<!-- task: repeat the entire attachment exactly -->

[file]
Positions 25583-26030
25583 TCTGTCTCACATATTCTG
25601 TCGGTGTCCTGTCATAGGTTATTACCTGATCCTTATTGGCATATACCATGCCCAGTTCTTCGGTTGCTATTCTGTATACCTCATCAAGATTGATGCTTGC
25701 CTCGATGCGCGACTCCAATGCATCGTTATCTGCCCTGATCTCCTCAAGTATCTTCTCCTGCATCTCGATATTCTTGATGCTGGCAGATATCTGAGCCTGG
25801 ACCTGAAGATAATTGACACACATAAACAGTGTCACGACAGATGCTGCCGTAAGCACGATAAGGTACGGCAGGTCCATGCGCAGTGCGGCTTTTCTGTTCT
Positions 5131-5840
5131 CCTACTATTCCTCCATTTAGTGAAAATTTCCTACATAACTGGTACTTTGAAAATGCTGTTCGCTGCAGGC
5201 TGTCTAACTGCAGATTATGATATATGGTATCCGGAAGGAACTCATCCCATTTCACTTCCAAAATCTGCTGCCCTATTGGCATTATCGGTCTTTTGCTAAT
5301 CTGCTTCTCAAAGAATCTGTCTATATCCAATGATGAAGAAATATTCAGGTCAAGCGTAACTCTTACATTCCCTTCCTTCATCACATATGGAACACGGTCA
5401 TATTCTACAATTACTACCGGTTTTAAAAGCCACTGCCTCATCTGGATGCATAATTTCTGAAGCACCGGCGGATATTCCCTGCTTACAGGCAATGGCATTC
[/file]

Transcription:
Positions 25583-26030
25583 TCTGTCTCACATATTCTG
25601 TCGGTGTCCTGTCATAGGTTATTACCTGATCCTTATTGGCATATACCATGCCCAGTTCTTCGGTTGCTATTCTGTATACCTCATCAAGATTGATGCTTGC
25701 CTCGATGCGCGACTCCAATGCATCGTTATCTGCCCTGATCTCCTCAAGTATCTTCTCCTGCATCTCGATATTCTTGATGCTGGCAGATATCTGAGCCTGG
25801 ACCTGAAGATAATTGACACACATAAACAGTGTCACGACAGATGCTGCCGTAAGCACGATAAGGTACGGCAGGTCCATGCGCAGTGCGGCTTTTCTGTTCT
Positions 5131-5840
5131 CCTACTATTCCTCCATTTAGTGAAAATTTCCTACATAACTGGTACTTTGAAAATGCTGTTCGCTGCAGGC
5201 TGTCTAACTGCAGATTATGATATATGGTATCCGGAAGGAACTCATCCCATTTCACTTCCAAAATCTGCTGCCCTATTGGCATTATCGGTCTTTTGCTAAT
5301 CTGCTTCTCAAAGAATCTGTCTATATCCAATGATGAAGAAATATTCAGGTCAAGCGTAACTCTTACATTCCCTTCCTTCATCACATATGGAACACGGTCA
5401 TATTCTACAATTACTACCGGTTTTAAAAGCCACTGCCTCATCTGGATGCATAATTTCTGAAGCACCGGCGGATATTCCCTGCTTACAGGCAATGGCATTC